Illini basketball: Breaking down the guards


Austin Yattoni

Illinois’ Te’Jon Lucas (3) brings the ball up the court during the game against Northwestern at State Farm Center on Tuesday, February 21.

By Thomas Polcyn, Illini hoops columnist

It has been no secret that new head coach Brad Underwood likes to use his guards a lot. His fast-paced system revolves around using multiple lead guards pushing the ball up and down the court from the moment they get the outlet pass from their big men.

Knowing how important they will be to the team this season, it’s about time to break them down.

Te’Jon Lucas

Lucas looks ready to take on an even bigger role in his sophomore season after starting the last 15 games of the season last year. He has great court vision and finishing ability, and showed some flashes of Deron Williams-esque passing last season.

Though he has recently been in the concussion protocol due to a collision with Mark Smith, he seems to be back on track and ready to start the season as the team’s lead guard. Since Underwood runs a position-less system, we’ll see Lucas anywhere on the floor, but look for him to be the team’s best facilitator and help to create shots for his new wing-mates Smith and Trent Frazier. A combination of his vision, along with Smith’s finishing ability and Frazier’s range will be a tough matchup for any opponent.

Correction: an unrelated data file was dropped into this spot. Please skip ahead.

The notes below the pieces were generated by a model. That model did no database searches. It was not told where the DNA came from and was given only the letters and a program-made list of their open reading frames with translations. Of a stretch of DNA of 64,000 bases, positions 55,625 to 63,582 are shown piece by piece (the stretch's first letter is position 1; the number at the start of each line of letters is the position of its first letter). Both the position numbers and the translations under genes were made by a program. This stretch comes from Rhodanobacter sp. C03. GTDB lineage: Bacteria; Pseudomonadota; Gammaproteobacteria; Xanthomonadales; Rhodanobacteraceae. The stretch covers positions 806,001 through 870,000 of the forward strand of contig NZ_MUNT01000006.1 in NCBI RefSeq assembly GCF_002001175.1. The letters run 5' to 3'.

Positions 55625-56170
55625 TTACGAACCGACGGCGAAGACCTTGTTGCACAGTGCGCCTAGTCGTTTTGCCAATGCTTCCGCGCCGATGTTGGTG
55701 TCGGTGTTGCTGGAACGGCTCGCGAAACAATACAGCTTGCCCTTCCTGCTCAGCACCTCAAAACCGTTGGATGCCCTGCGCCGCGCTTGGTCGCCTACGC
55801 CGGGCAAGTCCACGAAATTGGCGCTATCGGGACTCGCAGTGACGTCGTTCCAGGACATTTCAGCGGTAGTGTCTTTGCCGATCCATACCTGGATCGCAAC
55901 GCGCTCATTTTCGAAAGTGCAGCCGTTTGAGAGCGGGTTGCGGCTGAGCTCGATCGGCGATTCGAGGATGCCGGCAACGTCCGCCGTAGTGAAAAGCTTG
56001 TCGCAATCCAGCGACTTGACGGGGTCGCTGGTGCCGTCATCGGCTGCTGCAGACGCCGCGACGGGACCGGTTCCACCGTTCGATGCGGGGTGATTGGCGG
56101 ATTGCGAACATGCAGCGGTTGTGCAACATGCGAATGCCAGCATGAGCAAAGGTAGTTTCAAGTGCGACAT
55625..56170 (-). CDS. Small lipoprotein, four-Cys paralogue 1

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Mark Smith

Smith is going to play a large role on the team from day one. The reigning Mr. Basketball in Illinois stayed in his home state for the opportunity to take the Illini to another level, and he is going to have his shot immediately. Smith is a player that can do it all on the court, and in Underwood’s system, that means he will be getting a lot of minutes.

If I had to guess, I would include Smith in a starting group of guards that includes himself, Lucas and Mark Alstork. In that group, Smith figures to play in at more of the traditional “2 spot,” but that does not mean he will be limited to creating shots on the perimeter. He will make himself plenty of opportunities in the paint, while often finding himself on the free-throw line.

Mark Alstork

Alstork is an interesting player who will be somewhat of an x factor for the Illini this season. He is another big guard that knows how to spread the floor, and possesses great ability in finishing at the hoop and getting to the free-throw line. In his last season at Wright State, he averaged 19 points per game, along with 4.7 rebounds and 3.5 assists. I do not expect his numbers to translate directly into Illinois, but he is somebody that Underwood can certainly rely on for some points and to get to the rim.

Da’Monte Williams

A lot of fans have been hyped up about watching Smith and Frazier, but they seem to be forgetting about another hugely important freshman on the team. Williams, son of Illini legend Frank Williams, is another extremely talented guard that was regarded as a top-50 prospect in the nation before hurting his knee during his senior season. Like Alstork and Smith, he has good size at 6-foot-3, 190 lbs., but he plays much bigger than that. He is already a plus-defender, and will have no trouble trying to find his shots or dish out a pass to any of his other wing-mates in traffic.